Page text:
sight findings on the issue of supposed Iraqi WMD, significantly these two
reports addressed the themes of ‘Administration Misstatements on Prewar Iraq
Intelligence’ and ‘Inappropriate Intelligence Activities by the Pentagon Policy
Office’. At their unveiling, Chairman of the Senate Select Committee on Intelli-
gence, John D. (Jay) Rockefeller IV remarked: ‘Before taking the country to
war, this Administration owed it to the American people to give them a 100
percent accurate picture of the threat we faced.’ That result had not been forth-
coming: ‘Unfortunately, our Committee has concluded that the Administration
made significant claims that were not supported by the intelligence’. He contin-
ued: ‘In making the case for war, the Administration repeatedly presented intel-
ligence as fact when in reality it was unsubstantiated, contradicted, or even
non-existent.’ Consequently, ‘the American people were led to believe that the
threat from Iraq was much greater than actually existed’.400 Meanwhile, the
report on the Pentagon’s activities most significantly found that: ‘Potentially
important information collected during the meetings’, which were held clandes-
tinely between Pentagon officials and Iranians in Rome and Paris, ‘was withheld
from intelligence agencies by Pentagon officials’, and that ‘senior Defense
Department officials cut short internal investigations of the meetings and failed
to implement the recommendations of their own counterintelligence experts’.401
Against this backdrop, many dubious interactions concerning intelligence were
being undertaken both inside and beyond the Pentagon during the run up to the
war in Iraq.
152   UK–US intelligence liaison in action
    The intelligence gathering net was also cast more widely. When the particular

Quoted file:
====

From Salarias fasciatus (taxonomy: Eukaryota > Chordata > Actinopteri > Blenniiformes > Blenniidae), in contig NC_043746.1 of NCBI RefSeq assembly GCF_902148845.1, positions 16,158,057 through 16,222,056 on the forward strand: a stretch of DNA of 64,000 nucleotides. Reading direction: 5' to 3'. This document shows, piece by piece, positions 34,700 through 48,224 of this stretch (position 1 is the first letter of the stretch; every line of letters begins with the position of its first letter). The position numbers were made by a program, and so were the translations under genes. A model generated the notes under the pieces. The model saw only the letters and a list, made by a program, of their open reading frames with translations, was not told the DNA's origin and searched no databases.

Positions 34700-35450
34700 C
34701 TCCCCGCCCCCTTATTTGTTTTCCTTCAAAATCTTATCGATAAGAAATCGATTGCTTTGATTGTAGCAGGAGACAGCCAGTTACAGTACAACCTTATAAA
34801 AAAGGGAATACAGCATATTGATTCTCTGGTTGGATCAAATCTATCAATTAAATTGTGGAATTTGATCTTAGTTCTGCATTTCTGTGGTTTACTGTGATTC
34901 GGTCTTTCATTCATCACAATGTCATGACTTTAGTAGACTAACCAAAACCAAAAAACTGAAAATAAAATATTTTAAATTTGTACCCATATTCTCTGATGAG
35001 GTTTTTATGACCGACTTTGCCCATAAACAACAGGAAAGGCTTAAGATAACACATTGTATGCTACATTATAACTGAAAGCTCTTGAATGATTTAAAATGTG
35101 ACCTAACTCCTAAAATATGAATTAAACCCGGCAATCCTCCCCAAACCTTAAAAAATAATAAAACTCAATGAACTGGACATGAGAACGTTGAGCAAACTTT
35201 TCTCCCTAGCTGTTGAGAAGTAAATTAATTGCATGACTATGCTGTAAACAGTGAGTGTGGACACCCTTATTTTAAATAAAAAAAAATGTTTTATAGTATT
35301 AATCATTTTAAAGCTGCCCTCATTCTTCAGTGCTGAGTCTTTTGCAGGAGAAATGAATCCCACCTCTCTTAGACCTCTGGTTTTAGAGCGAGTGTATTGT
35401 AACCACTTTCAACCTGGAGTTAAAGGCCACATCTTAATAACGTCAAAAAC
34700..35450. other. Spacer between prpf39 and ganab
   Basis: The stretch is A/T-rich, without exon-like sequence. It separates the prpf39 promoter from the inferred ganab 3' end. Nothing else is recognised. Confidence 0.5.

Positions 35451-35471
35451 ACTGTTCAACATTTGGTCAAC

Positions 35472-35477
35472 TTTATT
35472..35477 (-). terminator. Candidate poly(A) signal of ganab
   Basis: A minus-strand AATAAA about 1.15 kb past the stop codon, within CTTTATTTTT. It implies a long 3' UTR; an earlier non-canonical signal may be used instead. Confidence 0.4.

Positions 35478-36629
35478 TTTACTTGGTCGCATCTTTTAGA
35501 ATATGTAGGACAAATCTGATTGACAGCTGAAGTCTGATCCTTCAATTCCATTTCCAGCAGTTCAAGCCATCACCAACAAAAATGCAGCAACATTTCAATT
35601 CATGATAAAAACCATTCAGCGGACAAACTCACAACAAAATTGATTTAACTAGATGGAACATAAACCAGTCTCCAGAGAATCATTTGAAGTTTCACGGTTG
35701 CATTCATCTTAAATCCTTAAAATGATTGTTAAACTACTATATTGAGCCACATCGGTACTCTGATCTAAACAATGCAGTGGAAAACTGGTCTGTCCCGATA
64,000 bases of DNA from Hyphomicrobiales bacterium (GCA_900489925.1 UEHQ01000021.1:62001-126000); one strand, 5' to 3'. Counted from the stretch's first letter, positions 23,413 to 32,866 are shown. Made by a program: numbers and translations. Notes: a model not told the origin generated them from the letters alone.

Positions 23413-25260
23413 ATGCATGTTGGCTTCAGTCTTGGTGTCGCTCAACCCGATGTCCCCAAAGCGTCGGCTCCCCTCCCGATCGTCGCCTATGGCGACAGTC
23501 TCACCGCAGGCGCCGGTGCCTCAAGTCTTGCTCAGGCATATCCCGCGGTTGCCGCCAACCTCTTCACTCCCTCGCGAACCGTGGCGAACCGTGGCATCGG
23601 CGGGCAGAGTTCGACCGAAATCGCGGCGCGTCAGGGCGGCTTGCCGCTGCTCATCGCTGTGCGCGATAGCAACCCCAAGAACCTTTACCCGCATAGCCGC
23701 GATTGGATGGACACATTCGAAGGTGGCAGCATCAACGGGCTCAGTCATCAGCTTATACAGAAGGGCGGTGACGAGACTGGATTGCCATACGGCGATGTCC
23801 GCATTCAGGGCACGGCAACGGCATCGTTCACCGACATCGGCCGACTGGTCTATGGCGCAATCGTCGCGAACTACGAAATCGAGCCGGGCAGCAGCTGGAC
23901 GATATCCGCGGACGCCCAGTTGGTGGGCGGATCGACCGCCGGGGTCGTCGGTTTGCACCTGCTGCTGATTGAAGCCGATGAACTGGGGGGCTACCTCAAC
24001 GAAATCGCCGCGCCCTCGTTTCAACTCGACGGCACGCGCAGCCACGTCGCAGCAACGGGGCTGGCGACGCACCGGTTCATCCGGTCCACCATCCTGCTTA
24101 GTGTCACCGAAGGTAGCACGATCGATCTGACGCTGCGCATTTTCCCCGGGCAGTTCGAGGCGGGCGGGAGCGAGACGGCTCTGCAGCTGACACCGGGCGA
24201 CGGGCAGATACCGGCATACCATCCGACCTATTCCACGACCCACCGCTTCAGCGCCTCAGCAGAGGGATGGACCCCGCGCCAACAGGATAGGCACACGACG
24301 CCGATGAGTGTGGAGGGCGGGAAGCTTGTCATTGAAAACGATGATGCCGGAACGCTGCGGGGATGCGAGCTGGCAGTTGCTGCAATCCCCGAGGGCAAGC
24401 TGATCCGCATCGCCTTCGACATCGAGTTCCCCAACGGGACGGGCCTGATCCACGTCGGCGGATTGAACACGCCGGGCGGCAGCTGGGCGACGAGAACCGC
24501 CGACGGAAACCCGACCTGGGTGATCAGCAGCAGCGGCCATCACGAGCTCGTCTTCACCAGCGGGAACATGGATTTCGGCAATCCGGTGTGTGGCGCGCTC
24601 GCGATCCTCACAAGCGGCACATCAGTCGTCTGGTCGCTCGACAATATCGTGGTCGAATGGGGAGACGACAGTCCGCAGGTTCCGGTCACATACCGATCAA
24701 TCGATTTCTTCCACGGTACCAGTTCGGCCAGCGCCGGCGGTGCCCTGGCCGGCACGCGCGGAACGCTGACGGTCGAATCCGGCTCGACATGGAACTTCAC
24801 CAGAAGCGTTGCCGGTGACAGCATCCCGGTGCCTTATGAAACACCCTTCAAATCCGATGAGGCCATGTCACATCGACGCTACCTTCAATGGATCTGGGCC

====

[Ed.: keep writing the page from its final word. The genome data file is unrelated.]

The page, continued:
line of action the United States wanted to pursue in Iraq became clear in late
2001 this tasked not only the US intelligence agencies, but also their liaison
partner intelligence services across the globe, as US intelligence reached out to
them. Reporting was then mustered from the few sources each of the various
national intelligence agencies could scrape together. They delivered anything
that was, or was perceived to be, at least potentially useful for the United States,
essentially tailored to the requests. Arguably, the ‘allied intelligence’ confer-
ences on WMD held regularly (annually) also had not thwarted the collective
internationally-held suspicions from arising concerning the issue of supposed
Iraqi WMD.402 However, the assertion of a so-called ‘global intelligence failure’,
only partly resonates. It is apparent from all the various inquiries that intelli-
gence agencies in at least the United States, the United Kingdom, Germany,
Australia, Italy, Israel and Denmark had some essentially shared perceptions on,
and suspicions concerning, supposed Iraqi WMD. Did intelligence alliance pol-
itics fail? Not entirely. Like the military coalition that eventually went into Iraq,
the basis was more a ‘coalition of the willing’. Subsequently, for better and
worse, intelligence liaison interactions similarly followed the policy direction.
    Indeed, in some ways, this example was arguably a ‘success’ for international